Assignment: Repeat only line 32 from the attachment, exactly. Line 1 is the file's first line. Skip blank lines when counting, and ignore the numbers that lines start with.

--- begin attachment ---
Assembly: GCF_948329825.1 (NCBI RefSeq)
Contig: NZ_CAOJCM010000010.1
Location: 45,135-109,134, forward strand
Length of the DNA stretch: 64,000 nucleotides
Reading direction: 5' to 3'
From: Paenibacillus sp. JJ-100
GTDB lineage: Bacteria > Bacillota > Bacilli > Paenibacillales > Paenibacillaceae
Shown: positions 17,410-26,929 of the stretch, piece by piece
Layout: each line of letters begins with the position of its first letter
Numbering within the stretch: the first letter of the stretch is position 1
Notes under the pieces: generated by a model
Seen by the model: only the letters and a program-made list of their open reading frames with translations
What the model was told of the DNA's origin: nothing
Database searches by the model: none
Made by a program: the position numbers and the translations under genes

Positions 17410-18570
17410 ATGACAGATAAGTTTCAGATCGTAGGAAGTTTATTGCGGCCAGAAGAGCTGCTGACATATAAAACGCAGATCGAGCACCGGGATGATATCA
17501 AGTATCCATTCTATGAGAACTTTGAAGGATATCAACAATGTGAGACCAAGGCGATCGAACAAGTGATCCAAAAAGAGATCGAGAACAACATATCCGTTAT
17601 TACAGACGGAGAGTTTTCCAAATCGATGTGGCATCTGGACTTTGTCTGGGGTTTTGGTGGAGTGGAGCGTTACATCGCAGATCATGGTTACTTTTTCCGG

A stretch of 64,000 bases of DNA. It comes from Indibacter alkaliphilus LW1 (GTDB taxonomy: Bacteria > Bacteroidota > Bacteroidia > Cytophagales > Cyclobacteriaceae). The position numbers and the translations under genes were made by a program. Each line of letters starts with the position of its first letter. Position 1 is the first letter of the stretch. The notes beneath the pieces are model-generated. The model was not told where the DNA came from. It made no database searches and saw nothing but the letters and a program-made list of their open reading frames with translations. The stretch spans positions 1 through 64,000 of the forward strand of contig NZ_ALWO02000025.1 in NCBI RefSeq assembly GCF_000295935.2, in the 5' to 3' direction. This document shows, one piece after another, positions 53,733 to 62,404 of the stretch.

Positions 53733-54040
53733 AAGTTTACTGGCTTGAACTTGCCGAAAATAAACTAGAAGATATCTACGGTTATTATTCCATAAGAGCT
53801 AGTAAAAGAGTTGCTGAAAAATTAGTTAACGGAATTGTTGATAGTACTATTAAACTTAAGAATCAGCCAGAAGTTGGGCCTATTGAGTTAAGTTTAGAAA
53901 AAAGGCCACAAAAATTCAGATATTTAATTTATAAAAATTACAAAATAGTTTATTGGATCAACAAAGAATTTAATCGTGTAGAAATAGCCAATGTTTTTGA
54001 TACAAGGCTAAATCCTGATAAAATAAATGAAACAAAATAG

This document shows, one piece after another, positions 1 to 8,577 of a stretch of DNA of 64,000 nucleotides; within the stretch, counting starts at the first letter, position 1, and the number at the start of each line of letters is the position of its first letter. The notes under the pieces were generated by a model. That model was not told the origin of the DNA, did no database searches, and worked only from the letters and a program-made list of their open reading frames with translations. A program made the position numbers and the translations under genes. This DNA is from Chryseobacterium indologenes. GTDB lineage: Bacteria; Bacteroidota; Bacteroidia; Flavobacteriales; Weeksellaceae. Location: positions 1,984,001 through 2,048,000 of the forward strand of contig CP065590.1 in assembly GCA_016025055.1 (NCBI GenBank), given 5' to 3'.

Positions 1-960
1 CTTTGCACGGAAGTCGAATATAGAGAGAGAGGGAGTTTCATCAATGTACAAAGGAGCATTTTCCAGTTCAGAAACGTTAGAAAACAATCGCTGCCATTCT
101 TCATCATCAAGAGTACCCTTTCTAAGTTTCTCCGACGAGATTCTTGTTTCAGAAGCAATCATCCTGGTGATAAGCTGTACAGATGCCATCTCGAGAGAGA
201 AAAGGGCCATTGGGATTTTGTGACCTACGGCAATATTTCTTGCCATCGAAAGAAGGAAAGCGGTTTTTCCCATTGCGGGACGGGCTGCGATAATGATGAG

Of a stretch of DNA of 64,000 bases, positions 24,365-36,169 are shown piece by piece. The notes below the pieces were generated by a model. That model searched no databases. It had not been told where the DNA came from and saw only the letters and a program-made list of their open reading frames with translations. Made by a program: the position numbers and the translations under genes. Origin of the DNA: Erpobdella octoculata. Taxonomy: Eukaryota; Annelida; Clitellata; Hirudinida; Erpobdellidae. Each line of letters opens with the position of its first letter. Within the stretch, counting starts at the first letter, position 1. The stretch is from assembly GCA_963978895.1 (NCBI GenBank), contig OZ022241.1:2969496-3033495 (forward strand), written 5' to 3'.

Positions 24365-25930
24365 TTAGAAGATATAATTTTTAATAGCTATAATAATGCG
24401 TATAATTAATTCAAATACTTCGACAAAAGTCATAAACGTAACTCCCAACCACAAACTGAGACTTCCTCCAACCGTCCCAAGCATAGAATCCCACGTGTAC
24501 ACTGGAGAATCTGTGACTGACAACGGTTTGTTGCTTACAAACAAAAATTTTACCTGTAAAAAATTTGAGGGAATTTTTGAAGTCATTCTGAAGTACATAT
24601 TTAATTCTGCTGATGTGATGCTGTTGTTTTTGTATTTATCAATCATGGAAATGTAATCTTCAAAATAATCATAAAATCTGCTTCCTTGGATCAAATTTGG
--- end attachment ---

Positions 24365-25930